BY MELISSA RUGGIERI/AJC Music Scene
At 8:15 p.m. sharp, The Avett Brothers crept onto the darkened stage, and, as they have been doing the past few concerts, plucked the opening strains of Soundgarden’s “Black Hole Sun.”
Even though the Avetts are rooted in the Americana-bluegrass-folk-rock associated with their hometown in North Carolina, this is a band that thrives on musical calisthenics, so why not offer a haunting, cello-accented homage to Chris Cornell?
For the next two-plus hours, the gaggle of musicians spread across the stage – Scott Avett (banjo and vocals), his brother Seth Avett (guitar and vocals), Bob Crawford (standup bass), Joe Kwon (cello) and touring accomplices Mike Marsh (drums), Tania Elizabeth (violin) and Paul Defiglia (keyboards) – romped through a 28-song set list that admirably spanned their nearly 16-year career.
Of course, since this was the first of three nights at the Fox Theatre – the Friday and Saturday shows are nearly sold out and this Thursday gathering was impressively full – the set list and fan experience will certainly change.
It’s a simple setup – a few rugs on the stage floor, pretty pastel-colored search lights that roamed the crowd periodically and the band’s name and “True Sadness” album reference in lighted script behind them – which suited their earthy vibe.
The band performed most of the songs from last year’s Grammy-nominated “True Sadness,” but also reached back to 2003 with “Sorry Man” –the brothers sharing a mic under a solo spotlight – and represented the latter part of the decade with the banjo-centric “Paranoia in Bb Major” and the rollicking “Head Full of Doubt/Road Full of Promise.”
Amid these rootsy treasures, the Avetts sprinkled some covers, including their sumptuous, soulful rendition of George Harrison’s “Give Me Love (Give Me Peace on Earth)” (thanks, guys!) and an encore that included the sit-down strummer “Make Me a Pallet on the Floor,” popularized by Doc Watson, and “The Coo Coo Song.”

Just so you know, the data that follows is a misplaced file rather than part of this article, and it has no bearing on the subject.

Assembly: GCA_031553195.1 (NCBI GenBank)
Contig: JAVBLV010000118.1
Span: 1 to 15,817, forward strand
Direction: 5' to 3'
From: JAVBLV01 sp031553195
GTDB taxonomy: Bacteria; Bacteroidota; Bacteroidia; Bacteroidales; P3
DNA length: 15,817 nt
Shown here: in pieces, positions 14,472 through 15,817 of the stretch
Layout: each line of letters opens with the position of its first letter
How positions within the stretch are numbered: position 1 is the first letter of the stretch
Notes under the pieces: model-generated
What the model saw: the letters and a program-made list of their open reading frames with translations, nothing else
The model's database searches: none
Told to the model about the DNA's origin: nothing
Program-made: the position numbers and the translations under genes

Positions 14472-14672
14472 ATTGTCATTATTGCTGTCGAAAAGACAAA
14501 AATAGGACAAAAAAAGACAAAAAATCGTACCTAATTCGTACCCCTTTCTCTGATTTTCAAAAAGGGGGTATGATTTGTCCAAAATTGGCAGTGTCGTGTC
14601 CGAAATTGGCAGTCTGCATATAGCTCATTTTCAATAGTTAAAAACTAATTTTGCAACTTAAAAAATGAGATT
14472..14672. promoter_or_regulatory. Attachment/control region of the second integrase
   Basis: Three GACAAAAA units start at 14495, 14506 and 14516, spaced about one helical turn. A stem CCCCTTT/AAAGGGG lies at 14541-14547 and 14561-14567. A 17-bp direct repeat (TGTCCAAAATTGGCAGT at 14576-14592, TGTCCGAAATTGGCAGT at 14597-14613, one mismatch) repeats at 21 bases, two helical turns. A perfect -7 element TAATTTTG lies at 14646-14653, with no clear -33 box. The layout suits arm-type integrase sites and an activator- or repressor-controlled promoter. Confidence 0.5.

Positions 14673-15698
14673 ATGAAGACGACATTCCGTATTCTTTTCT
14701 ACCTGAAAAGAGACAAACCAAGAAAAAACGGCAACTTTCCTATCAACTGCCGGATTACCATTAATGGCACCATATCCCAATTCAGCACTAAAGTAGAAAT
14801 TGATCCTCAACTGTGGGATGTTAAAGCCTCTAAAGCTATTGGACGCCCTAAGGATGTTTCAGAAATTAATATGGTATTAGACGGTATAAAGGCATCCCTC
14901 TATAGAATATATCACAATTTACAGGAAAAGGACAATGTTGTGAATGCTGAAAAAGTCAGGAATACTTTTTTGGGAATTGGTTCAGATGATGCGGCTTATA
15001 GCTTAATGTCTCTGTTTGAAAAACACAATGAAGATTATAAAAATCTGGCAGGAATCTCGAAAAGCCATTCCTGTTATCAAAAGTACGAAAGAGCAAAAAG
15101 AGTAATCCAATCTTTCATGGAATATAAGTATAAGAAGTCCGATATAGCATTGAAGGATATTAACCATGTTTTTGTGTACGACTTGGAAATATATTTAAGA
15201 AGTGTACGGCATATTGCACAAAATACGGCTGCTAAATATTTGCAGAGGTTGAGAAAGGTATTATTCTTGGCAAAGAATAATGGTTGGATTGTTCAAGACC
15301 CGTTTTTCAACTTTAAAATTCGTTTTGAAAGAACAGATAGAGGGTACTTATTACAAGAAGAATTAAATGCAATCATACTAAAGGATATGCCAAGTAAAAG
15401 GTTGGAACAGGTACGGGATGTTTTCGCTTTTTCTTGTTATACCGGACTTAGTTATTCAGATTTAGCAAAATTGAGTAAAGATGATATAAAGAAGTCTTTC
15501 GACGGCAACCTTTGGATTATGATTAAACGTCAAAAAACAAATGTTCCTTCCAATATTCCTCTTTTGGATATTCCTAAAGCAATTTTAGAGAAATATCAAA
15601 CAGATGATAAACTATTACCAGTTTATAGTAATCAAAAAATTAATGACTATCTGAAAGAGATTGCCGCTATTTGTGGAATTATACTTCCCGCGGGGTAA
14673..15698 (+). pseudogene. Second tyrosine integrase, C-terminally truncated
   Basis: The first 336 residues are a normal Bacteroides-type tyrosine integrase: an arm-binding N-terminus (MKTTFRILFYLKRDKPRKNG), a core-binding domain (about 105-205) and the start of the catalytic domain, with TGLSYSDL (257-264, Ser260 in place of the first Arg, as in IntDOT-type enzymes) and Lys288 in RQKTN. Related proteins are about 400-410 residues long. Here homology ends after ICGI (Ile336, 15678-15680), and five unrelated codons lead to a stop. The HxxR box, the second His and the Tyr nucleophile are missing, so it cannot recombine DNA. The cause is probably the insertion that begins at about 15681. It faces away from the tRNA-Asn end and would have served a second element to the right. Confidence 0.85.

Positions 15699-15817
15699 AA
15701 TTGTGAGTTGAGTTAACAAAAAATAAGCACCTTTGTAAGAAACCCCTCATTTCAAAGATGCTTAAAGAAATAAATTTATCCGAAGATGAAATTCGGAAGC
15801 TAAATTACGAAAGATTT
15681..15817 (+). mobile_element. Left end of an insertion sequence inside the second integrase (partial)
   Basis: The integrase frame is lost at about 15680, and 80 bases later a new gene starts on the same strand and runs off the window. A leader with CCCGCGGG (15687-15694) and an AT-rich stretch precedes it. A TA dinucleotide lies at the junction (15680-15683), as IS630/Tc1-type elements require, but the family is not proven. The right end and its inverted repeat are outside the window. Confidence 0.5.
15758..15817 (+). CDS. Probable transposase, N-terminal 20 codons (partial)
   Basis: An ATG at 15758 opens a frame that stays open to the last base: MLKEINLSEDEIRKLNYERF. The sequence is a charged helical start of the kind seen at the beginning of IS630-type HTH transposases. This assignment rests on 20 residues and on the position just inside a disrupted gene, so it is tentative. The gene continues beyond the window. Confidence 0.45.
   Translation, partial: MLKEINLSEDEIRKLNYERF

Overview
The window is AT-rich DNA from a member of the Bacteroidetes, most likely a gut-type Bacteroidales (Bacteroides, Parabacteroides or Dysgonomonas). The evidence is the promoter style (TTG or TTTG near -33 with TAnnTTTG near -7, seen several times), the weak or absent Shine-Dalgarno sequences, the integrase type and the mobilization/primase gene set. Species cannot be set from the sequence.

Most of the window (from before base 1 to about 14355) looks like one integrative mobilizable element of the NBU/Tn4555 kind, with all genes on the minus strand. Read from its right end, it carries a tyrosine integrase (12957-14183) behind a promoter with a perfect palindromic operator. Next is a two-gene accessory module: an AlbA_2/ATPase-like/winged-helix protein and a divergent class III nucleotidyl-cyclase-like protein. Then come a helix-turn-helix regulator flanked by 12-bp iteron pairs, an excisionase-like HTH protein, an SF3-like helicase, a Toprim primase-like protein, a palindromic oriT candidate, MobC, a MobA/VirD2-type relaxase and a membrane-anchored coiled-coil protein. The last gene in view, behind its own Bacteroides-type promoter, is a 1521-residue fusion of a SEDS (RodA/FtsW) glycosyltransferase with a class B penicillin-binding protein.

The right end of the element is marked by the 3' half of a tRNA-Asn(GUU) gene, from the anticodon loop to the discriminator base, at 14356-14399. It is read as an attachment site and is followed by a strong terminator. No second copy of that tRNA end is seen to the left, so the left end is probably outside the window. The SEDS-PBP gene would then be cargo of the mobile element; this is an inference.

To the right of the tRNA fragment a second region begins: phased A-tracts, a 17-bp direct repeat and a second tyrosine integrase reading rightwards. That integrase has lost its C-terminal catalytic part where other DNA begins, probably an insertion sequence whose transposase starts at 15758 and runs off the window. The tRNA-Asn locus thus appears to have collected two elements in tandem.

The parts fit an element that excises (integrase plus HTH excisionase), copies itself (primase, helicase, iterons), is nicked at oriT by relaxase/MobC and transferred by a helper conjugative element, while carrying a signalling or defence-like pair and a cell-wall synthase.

Whether getting loose and funky on “Ain’t No Man,” drawing “Down with the Shine” to a delicate conclusion or eliciting a cheer at the lyric, “My life is a joke and my bathroom’s a bar” during “Smithsonian,” the band presented a taut sound and robust vocals, regardless of which Avett was singing lead.
While many of the band’s songs can feel similar when presented in a compressed time frame and those lead vocals of both Seth and Scott were occasionally overpowered by the music, there was no questioning the joy emanating from the Avetts on stage.
The snake-hipped Seth constantly rocked or jogged sideways while strumming his guitar to the title track of “True Sadness” and the band playfully interacted with each other between the foot-stomper “The Fall” and the somber ballad, “All My Mistakes.”
The Avetts engender a warm, communal feeling, as if they’re playing with you, not at you, and their diverse, adoring crowd returns the love through every shouted lyric and hand clap.
“This has been one of the kindest cities to visit,” Scott Avett said early in the show. That kindness was demonstrated to these longtime Atlanta Braves fans before the encore, when the crowd broke into the team’s “Tomahawk Chop” chant to lure them back to the stage.
As if they wouldn’t have returned, otherwise.
The Avett Brothers have tweaked and expanded their sound during the past decade to the delight of some fans and disappointment to others.
But trying a different path should be applauded if it helps a band retain its gusto – and no doubt The Avetts are exploding with enthusiasm right now.
The Avett Brothers perform again at 8 p.m. Friday and Saturday at The Fox Theatre. Tickets are 39.50-$59.50. Fox Theatre, 660 Peachtree St. NE, Atlanta. 1-855-285-8499, http://www.foxtheatre.org.